The night sky will dazzle on Wednesday at midnight as the largest and brightest moon, called “Supermoon” will rise in the sky.
The phenomenon, which occurs when the moon is full and as well as closest to the surface of the earth, will be witnessed at 12:08 am, according to the US space agency NASA.
The supermoon appearing today has been termed by NASA as the “Buck Supermoon.” The name traces its origin in the 1930s when Native Americans started naming the different types of moons and this type of Supermoon was named “Buck” after taking inspiration from Buck deers who have a behaviour of waking up early and looking at the sky.
As the moon revolves around the earth in an elliptical orbit or path, a time comes when it is farthest or 4,05,500 km away from the earth and nearest or 3,63,300 km away. The farthest point has been named “Apogee” while the nearest “Perigee”.
So, a Supermoon occurs when the moon is “full” and at the “Prigree” location. The term “supermoon” was coined in 1979 by astrologer Richard Nolle and described it as a full moon occurring near or at the time when the Moon is at the closest point in its orbit around Earth.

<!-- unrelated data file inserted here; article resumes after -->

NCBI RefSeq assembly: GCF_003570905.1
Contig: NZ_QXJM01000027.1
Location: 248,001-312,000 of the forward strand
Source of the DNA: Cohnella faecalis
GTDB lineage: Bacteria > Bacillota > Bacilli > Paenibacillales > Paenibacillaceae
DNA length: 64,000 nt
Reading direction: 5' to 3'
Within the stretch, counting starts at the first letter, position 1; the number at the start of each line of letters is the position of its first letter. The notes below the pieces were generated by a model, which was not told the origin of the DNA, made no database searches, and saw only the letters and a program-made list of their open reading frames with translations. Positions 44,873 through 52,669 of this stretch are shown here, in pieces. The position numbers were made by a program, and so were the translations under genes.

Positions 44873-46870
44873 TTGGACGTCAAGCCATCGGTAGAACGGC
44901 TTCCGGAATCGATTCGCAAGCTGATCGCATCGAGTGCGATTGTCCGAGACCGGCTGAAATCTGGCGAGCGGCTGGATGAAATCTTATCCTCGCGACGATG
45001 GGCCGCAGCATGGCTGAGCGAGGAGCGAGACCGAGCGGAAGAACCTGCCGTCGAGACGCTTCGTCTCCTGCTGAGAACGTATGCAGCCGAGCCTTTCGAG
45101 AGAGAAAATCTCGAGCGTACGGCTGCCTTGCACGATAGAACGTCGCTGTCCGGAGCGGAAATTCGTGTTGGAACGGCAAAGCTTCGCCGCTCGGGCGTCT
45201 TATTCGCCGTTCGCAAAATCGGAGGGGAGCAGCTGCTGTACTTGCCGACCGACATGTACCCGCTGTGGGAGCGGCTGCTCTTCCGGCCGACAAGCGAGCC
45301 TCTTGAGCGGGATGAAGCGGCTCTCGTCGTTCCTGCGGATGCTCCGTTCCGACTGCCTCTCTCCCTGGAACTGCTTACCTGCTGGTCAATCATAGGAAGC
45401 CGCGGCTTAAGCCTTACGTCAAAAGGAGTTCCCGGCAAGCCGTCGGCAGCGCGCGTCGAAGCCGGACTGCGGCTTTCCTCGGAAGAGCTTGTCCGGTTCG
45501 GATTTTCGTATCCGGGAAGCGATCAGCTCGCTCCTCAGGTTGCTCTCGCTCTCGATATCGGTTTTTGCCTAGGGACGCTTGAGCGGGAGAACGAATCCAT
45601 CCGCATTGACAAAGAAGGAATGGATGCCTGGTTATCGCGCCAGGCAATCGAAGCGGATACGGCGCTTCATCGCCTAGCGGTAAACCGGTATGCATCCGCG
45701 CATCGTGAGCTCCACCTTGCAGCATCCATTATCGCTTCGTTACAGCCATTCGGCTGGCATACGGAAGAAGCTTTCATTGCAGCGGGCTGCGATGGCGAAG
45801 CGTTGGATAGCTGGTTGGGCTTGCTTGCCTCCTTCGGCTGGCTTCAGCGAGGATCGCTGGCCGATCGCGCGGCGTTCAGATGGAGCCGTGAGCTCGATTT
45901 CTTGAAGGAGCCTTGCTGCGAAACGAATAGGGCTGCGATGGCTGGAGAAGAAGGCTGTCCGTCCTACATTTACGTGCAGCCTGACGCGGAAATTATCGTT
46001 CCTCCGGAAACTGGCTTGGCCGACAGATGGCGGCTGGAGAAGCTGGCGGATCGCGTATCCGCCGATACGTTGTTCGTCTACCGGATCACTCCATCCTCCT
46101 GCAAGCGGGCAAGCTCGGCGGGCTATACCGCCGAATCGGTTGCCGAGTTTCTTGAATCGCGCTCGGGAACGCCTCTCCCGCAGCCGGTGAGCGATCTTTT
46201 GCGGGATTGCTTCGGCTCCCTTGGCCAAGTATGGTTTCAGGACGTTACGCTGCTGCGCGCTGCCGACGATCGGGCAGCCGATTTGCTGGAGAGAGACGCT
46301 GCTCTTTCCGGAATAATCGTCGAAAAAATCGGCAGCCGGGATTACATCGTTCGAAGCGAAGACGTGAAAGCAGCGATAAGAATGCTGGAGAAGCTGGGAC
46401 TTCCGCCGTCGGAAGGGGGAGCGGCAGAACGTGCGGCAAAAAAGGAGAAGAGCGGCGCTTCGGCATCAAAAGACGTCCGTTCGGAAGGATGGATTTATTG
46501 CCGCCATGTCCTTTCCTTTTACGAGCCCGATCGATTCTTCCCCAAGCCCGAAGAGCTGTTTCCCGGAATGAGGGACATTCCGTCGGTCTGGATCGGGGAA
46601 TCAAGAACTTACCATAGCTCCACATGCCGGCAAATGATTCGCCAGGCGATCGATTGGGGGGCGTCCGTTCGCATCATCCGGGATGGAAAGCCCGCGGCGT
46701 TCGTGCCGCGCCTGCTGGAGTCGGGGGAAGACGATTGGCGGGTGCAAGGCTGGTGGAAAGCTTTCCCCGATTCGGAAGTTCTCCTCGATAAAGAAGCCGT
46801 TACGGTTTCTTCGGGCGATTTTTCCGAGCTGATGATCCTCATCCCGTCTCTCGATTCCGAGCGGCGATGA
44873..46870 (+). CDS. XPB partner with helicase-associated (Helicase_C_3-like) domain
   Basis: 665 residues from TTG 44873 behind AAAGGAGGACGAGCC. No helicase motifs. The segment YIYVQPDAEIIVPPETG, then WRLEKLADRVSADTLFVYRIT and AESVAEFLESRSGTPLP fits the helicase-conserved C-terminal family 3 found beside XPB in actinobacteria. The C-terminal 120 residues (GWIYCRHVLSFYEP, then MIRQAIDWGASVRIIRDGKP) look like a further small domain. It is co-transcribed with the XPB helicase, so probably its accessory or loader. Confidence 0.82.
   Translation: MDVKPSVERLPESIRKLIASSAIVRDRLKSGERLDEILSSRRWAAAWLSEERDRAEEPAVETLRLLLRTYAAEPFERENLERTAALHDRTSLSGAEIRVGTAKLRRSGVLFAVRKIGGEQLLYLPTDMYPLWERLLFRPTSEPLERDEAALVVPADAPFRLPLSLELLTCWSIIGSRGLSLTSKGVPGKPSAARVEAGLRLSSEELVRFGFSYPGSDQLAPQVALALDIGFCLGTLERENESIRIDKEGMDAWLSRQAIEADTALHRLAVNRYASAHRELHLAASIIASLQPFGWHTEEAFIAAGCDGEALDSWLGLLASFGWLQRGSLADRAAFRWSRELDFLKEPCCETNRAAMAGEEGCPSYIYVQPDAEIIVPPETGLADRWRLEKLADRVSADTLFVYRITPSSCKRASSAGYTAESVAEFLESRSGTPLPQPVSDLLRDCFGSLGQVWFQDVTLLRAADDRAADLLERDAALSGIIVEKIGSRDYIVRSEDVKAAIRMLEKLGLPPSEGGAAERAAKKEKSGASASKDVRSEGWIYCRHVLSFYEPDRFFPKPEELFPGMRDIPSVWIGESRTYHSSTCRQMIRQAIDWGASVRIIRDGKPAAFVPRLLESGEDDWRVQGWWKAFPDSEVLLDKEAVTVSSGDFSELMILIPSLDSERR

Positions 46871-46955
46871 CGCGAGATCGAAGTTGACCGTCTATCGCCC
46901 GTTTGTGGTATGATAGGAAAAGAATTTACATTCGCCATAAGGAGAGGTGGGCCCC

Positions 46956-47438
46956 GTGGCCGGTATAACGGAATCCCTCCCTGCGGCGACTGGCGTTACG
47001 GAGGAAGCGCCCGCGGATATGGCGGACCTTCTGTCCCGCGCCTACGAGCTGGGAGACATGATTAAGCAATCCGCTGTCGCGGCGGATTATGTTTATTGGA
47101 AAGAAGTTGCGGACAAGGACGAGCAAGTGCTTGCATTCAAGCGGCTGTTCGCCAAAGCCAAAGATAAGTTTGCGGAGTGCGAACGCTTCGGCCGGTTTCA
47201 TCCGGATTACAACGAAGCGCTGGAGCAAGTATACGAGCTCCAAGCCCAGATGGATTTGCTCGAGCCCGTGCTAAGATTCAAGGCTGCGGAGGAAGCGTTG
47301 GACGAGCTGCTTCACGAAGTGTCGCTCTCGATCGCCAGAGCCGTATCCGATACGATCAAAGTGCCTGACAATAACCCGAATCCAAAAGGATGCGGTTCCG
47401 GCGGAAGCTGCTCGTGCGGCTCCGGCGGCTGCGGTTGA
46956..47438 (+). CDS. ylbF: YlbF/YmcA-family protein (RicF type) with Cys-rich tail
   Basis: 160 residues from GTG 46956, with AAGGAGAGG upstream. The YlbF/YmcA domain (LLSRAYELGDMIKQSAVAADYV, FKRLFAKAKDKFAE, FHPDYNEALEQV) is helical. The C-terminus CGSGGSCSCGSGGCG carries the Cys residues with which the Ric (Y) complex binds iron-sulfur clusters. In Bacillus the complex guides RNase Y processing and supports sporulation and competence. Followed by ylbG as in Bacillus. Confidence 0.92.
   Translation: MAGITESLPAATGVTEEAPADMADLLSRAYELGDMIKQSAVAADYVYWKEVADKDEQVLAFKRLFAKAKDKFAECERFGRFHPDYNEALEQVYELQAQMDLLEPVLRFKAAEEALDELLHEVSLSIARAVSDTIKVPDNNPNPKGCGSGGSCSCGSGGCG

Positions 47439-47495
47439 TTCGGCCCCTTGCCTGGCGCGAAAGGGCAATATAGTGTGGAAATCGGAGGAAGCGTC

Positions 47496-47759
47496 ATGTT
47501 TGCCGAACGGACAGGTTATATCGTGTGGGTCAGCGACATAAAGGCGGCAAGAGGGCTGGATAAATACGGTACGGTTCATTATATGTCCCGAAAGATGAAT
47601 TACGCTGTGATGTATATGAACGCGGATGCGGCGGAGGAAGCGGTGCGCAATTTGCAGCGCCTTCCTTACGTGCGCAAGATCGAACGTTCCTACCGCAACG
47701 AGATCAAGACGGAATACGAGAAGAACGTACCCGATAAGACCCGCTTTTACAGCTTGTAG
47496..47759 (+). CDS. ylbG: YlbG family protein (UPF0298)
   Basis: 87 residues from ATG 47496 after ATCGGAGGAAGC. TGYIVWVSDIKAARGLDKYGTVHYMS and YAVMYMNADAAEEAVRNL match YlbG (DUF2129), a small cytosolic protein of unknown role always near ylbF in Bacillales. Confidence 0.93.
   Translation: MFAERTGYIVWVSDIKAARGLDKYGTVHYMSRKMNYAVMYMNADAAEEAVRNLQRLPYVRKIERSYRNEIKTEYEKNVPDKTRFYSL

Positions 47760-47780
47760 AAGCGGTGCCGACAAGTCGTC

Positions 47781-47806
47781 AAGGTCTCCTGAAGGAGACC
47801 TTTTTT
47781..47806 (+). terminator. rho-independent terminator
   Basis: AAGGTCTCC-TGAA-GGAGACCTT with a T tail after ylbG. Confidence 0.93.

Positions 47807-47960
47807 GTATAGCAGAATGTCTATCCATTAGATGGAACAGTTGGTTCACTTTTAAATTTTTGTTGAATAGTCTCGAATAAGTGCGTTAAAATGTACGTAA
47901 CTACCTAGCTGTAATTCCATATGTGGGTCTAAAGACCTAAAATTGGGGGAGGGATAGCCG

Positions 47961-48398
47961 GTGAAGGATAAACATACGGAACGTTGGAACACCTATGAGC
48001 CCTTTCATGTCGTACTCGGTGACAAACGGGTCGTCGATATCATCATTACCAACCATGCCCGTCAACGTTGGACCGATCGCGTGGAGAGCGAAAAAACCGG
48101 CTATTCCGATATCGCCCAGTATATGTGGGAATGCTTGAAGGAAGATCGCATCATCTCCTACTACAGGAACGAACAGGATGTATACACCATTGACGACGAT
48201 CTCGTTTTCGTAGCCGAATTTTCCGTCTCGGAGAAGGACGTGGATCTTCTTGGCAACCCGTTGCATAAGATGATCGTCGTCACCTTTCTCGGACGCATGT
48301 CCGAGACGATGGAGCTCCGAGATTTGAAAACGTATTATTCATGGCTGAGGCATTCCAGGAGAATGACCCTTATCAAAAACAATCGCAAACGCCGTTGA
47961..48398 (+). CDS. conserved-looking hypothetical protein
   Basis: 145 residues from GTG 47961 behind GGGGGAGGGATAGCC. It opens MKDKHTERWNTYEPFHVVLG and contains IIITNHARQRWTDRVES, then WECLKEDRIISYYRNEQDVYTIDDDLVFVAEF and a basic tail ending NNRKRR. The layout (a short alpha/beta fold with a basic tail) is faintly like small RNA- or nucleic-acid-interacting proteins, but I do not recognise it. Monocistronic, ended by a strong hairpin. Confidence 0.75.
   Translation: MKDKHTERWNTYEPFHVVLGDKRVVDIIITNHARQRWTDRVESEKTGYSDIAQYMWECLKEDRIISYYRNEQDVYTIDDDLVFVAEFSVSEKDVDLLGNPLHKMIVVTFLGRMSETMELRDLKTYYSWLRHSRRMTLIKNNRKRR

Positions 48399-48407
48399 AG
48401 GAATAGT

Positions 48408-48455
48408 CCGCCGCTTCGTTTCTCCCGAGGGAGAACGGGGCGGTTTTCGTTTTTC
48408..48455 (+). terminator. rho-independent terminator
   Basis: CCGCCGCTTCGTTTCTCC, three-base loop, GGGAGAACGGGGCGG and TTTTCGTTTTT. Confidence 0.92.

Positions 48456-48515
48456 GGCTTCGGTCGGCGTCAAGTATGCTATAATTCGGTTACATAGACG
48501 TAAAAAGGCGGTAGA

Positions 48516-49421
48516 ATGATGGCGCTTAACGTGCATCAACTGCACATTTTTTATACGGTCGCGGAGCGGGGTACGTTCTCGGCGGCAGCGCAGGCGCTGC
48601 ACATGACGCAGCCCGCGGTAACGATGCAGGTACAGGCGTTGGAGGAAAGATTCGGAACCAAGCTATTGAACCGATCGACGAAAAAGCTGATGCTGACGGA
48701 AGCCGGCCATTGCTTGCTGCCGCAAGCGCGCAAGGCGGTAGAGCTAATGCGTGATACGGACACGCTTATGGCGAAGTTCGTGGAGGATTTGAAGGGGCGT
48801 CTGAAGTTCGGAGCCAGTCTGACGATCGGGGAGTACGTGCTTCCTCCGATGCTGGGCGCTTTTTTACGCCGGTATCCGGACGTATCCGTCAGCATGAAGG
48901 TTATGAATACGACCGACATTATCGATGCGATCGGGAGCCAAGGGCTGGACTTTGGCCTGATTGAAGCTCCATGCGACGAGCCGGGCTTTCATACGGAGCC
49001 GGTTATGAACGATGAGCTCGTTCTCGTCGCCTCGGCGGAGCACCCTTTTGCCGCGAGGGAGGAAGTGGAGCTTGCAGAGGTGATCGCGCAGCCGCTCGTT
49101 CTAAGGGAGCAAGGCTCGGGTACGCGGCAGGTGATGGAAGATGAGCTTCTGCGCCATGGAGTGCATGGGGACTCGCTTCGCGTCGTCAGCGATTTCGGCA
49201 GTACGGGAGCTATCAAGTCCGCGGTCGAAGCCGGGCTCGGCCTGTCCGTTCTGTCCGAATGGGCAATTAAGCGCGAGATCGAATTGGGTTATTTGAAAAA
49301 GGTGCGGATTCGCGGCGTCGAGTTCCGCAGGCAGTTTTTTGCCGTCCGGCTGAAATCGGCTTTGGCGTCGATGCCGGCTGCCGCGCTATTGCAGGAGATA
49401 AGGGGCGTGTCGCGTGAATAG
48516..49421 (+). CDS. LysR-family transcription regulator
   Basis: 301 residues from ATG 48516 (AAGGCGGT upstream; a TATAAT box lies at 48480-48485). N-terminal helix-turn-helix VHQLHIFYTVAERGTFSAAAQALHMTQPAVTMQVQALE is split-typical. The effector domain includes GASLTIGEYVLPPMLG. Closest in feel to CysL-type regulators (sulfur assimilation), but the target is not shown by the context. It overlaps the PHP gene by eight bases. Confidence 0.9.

Apart from lighting the sky, the Supermoon energises tides and oceanic activities, due to the larger gravitational pull resulting from the closest location of the Moon from Earth.
The Supermoon also has significance across countries and cultures. Europeans, who call it Hay Moon, find it auspicious for honey cultivation and fermenting.
Hindus, Buddhists and Jains, call the day “Guru Purnima” and symbolises it by clearing the mind and thoughts and worshiping teachers or masters.
Chinese mark this day as the middle of the sixth month of their calendar while Burmese as the beginning of the three-month-long religious event ‘Vassa’.
The skywatchers and photographers need not worry if the sky is cloudy as the Supermoon will be witnessed for three days beginning Wednesday.